The technology that Vertu embraced last year was Android, which has a 69 per cent market share when it comes to the platform used by smartphones worldwide. "So we've gone from Symbian technology, which had less than five per cent market share, to being in the majority, and that is bringing us huge opportunities when it comes to offering our customers the widest possible choice of applications."

Amstutz claims that Vertu enjoys a 95 per cent share of the luxury mobile handset market, so which brands does he see as being in the remaining five per cent?

"TAG Heuer has its fourth handset now, and they very much believe in the power of design and engineering. There's Dior, too, which has launched two phones, and Versace has also made an attempt. Then there's the Swiss company Celsius, who mix watchmaking technology into the phone, even including a tourbillon. This is not the way we do things. Technology, services, design and materials - Vertu owns the land."

He admits that Vertu could be perceived as appealing to a customer base that has "more ostentatious tastes", but claims that understated design is now part of the company's future. And that is perfectly encapsulated with the TI. "It's not show-off. It's just a beautiful design that has been handcrafted from the finest materials, and this is where we see growth."

The Signature Model's design has changed little in the past ten years, and there's nothing wrong with that. It's a beautiful thing to look and handle. Based around a titanium case that has been used for its strength, elegance and low weight, the TI also uses leather accents, has the largest sapphire crystal screen ever engineered and lots of masculine-looking exposed watch screws. "The sapphire crystal renders the screen virtually scratch proof and it's tested to be four times stronger than other smart phones in terms of impact resistance," says Amstutz. "The titanium case is around five times stronger than other smartphones, deforming less than 1mm when a 500Nm force is applied."

The TI is powered by the Android 4.0 "Ice Cream Sandwich" operating system, and is fitted with a 1.7 GHz processor, resulting in an intuitive and "highly reactive user experience". Other features include an eight megapixel rear camera with auto focus and twin LED flash, a 1.3MP front facing Skype compliant camera, 64GB of internal memory and secure near field communication technology.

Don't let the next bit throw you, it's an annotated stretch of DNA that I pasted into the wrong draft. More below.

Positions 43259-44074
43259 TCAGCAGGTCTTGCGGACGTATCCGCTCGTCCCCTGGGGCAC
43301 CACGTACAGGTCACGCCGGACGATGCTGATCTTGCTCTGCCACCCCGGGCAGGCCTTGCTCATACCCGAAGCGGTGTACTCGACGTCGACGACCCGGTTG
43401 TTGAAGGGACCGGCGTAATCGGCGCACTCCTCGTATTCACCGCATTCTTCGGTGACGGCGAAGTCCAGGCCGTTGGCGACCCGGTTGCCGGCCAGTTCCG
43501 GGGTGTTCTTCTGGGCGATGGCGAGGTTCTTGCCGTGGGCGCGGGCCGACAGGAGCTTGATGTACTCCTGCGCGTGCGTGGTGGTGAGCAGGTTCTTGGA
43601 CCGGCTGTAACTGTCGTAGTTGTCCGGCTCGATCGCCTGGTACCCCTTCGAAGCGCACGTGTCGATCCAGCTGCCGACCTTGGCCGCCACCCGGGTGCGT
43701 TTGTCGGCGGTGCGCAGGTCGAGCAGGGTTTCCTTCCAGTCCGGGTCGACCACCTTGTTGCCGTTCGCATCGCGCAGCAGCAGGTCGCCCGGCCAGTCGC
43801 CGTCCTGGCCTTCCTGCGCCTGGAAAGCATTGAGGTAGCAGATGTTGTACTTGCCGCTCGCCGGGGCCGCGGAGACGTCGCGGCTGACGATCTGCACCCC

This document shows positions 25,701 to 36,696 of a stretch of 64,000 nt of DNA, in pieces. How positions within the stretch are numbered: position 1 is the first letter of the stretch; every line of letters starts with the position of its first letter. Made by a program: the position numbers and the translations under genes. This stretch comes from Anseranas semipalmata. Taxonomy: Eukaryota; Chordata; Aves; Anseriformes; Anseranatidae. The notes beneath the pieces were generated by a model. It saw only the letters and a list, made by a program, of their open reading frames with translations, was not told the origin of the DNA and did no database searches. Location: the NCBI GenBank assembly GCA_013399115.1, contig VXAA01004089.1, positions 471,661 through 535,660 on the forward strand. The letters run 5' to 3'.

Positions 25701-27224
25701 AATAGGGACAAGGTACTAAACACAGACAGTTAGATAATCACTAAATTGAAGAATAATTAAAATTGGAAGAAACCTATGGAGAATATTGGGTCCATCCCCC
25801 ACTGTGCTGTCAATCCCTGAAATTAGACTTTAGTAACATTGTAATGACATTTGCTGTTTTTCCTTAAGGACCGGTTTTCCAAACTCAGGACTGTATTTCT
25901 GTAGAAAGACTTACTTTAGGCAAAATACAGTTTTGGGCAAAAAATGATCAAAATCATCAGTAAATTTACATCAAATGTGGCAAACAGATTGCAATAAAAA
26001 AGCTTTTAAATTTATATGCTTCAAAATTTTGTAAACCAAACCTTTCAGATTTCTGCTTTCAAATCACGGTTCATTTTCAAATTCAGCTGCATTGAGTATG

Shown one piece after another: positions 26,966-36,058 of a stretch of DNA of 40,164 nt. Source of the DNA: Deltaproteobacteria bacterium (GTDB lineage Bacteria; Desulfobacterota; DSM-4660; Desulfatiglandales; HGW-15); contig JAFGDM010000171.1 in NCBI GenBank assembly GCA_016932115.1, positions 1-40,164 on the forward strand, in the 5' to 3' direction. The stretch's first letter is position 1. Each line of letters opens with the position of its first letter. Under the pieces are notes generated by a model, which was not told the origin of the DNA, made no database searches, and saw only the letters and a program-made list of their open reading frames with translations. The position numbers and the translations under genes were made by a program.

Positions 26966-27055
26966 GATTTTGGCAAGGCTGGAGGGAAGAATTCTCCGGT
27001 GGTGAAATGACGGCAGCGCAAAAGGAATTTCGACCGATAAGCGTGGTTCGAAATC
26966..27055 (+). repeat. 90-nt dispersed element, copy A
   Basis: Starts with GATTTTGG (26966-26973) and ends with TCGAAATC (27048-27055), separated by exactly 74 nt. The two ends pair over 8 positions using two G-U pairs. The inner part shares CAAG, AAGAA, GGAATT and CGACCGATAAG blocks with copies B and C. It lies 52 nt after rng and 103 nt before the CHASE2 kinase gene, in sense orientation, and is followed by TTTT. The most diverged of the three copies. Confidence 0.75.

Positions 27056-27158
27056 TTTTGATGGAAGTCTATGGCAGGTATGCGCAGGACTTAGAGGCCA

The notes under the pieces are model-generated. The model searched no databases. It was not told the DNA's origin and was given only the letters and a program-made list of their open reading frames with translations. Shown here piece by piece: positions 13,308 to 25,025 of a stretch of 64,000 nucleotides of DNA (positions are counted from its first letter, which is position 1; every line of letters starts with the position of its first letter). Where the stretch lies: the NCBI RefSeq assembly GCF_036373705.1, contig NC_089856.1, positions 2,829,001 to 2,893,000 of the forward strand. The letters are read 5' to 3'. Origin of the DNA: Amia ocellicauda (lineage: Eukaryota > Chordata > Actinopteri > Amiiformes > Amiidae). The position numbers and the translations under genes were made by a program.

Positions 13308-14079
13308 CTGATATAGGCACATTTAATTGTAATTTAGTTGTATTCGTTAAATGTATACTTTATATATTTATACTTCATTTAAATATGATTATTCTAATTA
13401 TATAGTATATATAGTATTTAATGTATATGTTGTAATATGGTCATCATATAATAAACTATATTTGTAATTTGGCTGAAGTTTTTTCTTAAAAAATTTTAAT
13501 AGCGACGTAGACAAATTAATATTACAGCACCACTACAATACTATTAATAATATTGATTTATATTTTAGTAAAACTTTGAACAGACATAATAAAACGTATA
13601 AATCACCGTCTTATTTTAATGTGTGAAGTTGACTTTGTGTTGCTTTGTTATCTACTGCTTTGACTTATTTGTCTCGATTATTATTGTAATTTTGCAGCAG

Another example of Vertu's continued commitment to superior craftsmanship and engineering is, says Amstutz, the new handset's audio ability. Its 11x15mm rectangular drivers are acoustically integrated into the "chassis" to maximise frequency response and level. The result is, he assures me, an "unrivalled symphonic sound from the phone's own stereo speakers. They're Bang & Olufsen certified".

And then there is Vertu's partypiece, the "Vertu key", which provides instant access to a curated world of benefits and services via a global team of professionals to clients wherever they are, 24 hours a day, seven days a week. These services include Vertu Certainty, which helps protect the device, its data and, where necessary, the customer. Vertu Life - tailored information, articles and benefits - sits alongside the "Concierge Service", through which customers can ask for almost anything. "The TI means that our customers can leave the house in the morning with just this phone in their pocket or bag, without the need for any other device," Amstutz adds.

It certainly makes Vertu's handsets more relevant than ever, especially when one considers the sheer speed at which this kind of technology moves. But even if the company had resolutely carried on with the Nokia technology of old, it could probably have made it for a few years yet. The continuing sales of its older handsets is proof of that. For some, a phone is still just a device for talking with somebody else but, at last, Vertu can appeal to the tech geek that exists inside many of us.

But will it find enough customers willing to spend a minimum of Dh39,500, when they could bag an iPhone, Samsung Galaxy or many others for less than a tenth of that price? I would say that demand in this region is likely to outstrip supply - the phone is king here and Vertu is definitely in a league of its own.


At a glance

1. From Dh39,000 for the titanium black leather model, to Dh79,000 for a version in red gold

2. 3.7-inch touchscreen in sapphire crystal (can be scratched only by diamonds)

3. Titanium case - around five times stronger than any other smart phone

4. Bang & Olufsen certified sound

5. Dual-core 1.7GHz Snapdragon S4 processor, and an 8-megapixel camera

6. NFC and 64GB of internal storage, plus a front-facing webcam

7. Android 4.0 Ice Cream Sandwich OS

8. Life, Certainty and Concierge buttons with 24/7 access to your private operator, offering expert assistance, security services, device protection, recommendations and priority bookings, plus articles and benefits tailored to the user.